This article first appeared in the Journal of the Royal Society of Painter-Etchers and Engravers, No 9 (January 1987), pp. 37-39, and is reproduced here, with the original illustrations, by kind permission of the author's wife, Catriona Blaker. You may use the images without prior permission for any scholarly or educational purpose as long as you (1) credit the author and (2) link your document to this URL in a web document or cite the Victorian Web in a print one. [Click on the images to enlarge them.] — Jacqueline Banerjee.
Le Haut d'un Battant de Porte. Etching. F[élix] Bracquemond.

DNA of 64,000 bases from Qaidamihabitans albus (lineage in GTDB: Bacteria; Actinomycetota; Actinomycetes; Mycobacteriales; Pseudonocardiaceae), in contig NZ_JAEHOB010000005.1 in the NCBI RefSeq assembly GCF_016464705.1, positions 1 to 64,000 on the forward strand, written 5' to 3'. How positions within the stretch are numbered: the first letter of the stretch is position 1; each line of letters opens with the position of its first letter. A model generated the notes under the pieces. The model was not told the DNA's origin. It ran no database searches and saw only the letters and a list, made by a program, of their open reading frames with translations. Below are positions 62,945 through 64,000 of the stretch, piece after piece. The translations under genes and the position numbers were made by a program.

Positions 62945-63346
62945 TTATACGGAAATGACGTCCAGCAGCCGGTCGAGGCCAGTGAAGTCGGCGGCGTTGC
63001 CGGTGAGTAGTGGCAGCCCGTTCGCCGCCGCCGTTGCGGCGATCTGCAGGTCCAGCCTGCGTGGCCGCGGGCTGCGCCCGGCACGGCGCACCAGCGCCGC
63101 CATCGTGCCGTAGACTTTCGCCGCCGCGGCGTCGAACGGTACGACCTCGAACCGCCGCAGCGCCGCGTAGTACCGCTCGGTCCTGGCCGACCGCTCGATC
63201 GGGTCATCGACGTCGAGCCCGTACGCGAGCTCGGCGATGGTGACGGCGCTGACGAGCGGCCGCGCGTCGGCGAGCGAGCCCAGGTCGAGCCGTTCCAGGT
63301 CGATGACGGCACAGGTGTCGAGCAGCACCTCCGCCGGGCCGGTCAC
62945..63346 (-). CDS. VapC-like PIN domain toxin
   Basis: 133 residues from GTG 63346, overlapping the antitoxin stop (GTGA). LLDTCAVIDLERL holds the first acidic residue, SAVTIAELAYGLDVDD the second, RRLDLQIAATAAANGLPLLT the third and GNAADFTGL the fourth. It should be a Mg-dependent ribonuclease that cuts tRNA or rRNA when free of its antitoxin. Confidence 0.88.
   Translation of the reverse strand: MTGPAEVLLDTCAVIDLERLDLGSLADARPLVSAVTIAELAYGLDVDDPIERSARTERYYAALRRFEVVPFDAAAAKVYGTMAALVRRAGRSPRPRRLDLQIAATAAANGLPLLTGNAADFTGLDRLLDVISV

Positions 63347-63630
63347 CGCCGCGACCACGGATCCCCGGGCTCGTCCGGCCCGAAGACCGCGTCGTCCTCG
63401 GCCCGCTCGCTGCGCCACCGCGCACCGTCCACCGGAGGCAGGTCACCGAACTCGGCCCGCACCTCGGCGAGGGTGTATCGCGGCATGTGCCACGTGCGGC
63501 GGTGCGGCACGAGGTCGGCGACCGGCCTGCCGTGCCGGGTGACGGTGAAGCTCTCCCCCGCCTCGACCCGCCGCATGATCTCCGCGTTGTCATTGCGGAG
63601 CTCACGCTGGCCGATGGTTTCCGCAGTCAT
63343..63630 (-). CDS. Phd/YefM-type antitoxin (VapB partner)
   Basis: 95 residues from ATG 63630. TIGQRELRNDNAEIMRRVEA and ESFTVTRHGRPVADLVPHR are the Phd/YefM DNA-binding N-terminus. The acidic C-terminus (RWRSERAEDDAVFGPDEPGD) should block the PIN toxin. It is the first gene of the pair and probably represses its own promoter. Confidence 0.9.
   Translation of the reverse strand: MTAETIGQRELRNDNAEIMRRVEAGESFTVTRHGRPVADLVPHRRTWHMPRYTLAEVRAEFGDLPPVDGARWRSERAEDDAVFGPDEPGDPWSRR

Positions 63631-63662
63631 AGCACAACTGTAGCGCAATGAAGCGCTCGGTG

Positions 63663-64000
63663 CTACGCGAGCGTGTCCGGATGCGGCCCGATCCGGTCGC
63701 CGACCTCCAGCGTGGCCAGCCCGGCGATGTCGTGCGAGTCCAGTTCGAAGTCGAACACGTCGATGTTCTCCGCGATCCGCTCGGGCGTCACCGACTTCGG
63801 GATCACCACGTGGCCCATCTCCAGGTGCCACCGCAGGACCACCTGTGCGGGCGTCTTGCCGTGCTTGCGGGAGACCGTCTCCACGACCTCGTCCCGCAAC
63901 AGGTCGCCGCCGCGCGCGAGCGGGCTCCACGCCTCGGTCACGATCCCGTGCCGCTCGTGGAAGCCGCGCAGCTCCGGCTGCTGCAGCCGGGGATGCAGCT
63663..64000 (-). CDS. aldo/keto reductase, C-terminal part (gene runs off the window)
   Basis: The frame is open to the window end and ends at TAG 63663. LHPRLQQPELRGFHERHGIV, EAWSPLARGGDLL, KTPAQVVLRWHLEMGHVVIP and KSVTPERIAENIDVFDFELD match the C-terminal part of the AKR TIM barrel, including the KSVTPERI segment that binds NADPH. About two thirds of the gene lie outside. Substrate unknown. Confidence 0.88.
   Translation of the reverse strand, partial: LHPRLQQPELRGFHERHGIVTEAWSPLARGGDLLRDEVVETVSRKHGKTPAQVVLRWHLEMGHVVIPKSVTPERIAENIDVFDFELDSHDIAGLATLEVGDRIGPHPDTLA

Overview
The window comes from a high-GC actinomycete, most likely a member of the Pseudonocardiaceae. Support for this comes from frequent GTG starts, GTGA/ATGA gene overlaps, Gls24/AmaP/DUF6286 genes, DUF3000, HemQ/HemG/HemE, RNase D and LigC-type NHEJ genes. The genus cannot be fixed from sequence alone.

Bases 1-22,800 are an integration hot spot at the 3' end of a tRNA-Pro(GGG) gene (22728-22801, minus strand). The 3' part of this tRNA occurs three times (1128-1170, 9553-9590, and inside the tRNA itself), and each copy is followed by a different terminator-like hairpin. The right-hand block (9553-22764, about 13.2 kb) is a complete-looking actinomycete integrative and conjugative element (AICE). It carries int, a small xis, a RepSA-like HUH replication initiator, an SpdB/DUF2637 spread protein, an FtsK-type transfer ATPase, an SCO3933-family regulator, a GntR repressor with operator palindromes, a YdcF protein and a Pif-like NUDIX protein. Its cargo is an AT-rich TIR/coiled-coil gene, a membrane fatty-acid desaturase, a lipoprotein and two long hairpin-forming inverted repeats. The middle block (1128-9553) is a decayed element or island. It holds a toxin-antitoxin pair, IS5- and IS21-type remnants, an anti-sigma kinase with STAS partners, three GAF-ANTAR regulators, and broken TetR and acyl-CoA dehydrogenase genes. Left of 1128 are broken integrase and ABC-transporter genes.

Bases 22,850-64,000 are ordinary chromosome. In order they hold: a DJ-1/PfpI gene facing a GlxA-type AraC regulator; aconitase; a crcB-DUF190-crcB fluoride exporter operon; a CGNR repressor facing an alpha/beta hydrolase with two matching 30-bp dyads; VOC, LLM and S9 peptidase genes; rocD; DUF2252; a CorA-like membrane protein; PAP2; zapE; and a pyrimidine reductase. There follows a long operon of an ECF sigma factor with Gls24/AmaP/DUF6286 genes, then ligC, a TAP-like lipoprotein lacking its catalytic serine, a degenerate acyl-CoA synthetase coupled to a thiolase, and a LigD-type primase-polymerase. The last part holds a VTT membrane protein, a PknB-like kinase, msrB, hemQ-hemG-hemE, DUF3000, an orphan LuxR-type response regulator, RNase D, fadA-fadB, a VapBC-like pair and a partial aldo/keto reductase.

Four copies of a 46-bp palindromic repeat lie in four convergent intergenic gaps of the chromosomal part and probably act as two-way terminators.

It is not always remembered — in fact it is probably not remembered at al — that the R.E. [Royal Society of Painter-Etchers and Engravers] in its earlier days, was of a cosmopolitan nature. From about the 1860s onward an increasingly larger number of British painters studied in Paris; and indeed it became de rigueur for any talented artist here to finish his education by a period at a Parisian atelier. Consequently, British artists had many friends and colleagues among the Parisian artists. It is interesting that in those days of easy travel one could go back and forth on the steamers and trains at little cost and difficulty — you could even take your dog, I dare say — and it was a common habit to go over regularly to France in order to paint, work, sketch and seek new subjects and renew old ties. This would have been of course more the case among fairly successful artists who were establishing themselves, or who were established; but in those days art was not wholly difficult for the public to accept — in fact very largely the opposite — and many artists lived by their art — something we are led to understand today is of a rarer frequency.